The range of career possibilities for a nature photographer is very wide. While not everyone can land a job with National Geographic or Nature magazine, there are plenty of opportunities for photographers who want to focus their lenses on the natural world. Photographers can earn a living by getting a full-time position at a magazine or other publication, but most nature photographers work on a freelance basis. Freelance work is less steady, but it is a good option for photographers who have built up a reputation or an address book full of clients. Keep your eyes open for opportunities, as they can come from unexpected sources. Businesses, such as outdoor sporting goods and gardening companies, need professional-quality photographers to illustrate their promotional materials (catalogs, Web sites, posters, and other display materials). The greeting card and calendar industries are also possible venues for your images.
Simply stated, a nature photographer must have a love of and respectful appreciation for nature. It is also very important to have a good eye, a visual instinct that allows you to hunt out the most interesting subjects and frame them in the most compelling way. Beyond these essential attributes, the technical aspects of photography can be learned through a combination of formal study (in high school, community college classes, or YMCA workshops) and trial and error.
Nature photography also involves a lot of patience, determination, and an adventurous spirit. You may have to wait for hours for the clouds to clear, for the sun to reach just the right part of the sky, or for an animal to pass before your lens. Sometimes the light will be too harsh or too subdued; sometimes animals will be partly hidden by trees or grasses or will not stay still for your camera. You will have to learn how to cope with these frustrations and how to compensate for potential limitations. Sometimes only one shot from dozens of pictures will be worthwhile; you must not let frustration and disappointment prevent you from trying again the next day. Nature photographers must also be adventurous and willing to go to remote and inhospitable places, where the weather may be harsh, in order to take great pictures.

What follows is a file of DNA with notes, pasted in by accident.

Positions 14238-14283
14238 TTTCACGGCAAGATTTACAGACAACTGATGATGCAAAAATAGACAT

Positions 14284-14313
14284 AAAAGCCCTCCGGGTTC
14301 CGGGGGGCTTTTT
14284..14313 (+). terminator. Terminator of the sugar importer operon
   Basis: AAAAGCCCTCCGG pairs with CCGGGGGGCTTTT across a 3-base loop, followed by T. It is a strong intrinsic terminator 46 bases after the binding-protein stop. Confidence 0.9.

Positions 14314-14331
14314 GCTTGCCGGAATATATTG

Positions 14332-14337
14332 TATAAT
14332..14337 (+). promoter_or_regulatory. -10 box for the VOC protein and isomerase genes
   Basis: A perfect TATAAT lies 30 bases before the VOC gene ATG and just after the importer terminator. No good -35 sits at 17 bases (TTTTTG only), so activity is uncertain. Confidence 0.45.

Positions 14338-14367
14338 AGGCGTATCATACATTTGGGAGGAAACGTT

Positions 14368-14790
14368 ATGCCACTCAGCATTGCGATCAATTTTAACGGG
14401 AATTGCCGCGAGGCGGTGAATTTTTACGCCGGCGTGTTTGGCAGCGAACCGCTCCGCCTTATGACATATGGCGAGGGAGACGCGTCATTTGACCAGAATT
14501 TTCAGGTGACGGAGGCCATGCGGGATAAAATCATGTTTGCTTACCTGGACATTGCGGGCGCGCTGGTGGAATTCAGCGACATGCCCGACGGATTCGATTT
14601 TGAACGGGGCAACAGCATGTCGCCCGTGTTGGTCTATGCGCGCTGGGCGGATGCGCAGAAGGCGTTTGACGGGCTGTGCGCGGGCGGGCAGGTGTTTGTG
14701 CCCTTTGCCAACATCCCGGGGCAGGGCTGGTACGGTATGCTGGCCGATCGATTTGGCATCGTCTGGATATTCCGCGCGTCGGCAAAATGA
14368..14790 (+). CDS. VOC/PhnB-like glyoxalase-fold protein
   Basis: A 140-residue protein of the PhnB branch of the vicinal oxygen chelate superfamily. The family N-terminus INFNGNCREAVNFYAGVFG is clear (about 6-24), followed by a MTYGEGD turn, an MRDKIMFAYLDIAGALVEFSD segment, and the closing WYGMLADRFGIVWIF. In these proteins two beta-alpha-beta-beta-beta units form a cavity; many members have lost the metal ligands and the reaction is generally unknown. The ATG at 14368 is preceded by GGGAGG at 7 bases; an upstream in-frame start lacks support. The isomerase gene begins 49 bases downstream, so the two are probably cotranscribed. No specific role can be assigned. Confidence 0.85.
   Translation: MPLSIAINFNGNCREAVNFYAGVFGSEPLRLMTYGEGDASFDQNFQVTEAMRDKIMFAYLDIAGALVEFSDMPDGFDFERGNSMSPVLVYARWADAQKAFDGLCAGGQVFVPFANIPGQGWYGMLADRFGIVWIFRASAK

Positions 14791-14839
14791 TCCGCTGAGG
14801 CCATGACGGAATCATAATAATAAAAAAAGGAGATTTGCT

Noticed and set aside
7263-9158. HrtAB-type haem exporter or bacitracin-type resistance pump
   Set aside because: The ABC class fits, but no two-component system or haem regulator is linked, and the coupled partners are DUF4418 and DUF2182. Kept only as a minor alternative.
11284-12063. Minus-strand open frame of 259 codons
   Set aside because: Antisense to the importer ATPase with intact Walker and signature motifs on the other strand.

The Nature Photographer's Code of Ethics
- Humans should appear in nature photographs only when they enhance a picture's narrative.
- Pictures of cultivated plants, still-life arrangements, domestic animals, or stuffed and mounted animals are not considered examples of nature photography.
- Photographs manipulated in any way (by computers or airbrushing, for example) are not considered to be true nature photography.
- Do not disturb wild creatures by playing loud music, littering, driving recklessly, or driving off approved roads. If an animal seems agitated, draw back.
- Learn about the behavior of your animal subjects before photographing them. Know when not to interfere with animals' life cycles and respect their routines. Do not approach nests or dens too closely. Never remove fledglings from their nests.
- It is acceptable to remove insects and reptiles from their habitat for photographing, as long as they are returned. Permission to do so from the proper authorities must be granted.
- It is never acceptable to anesthetize an animal for the purposes of nature photography.
- Nocturnal creatures should be photographed in the early morning or late afternoon when they are less active. This will make it easier for you to get the shot, but you will not be disrupting them.
- Cave formations and paintings should never be removed, broken, or tampered with in any way.
- Avoid trampling on grasslands, marshes, and wildflower patches when photographing plants and flowers. Damage to these plants and flowers affects all species in the ecosystem. Stay on designated trails. Wildflowers should never be picked.
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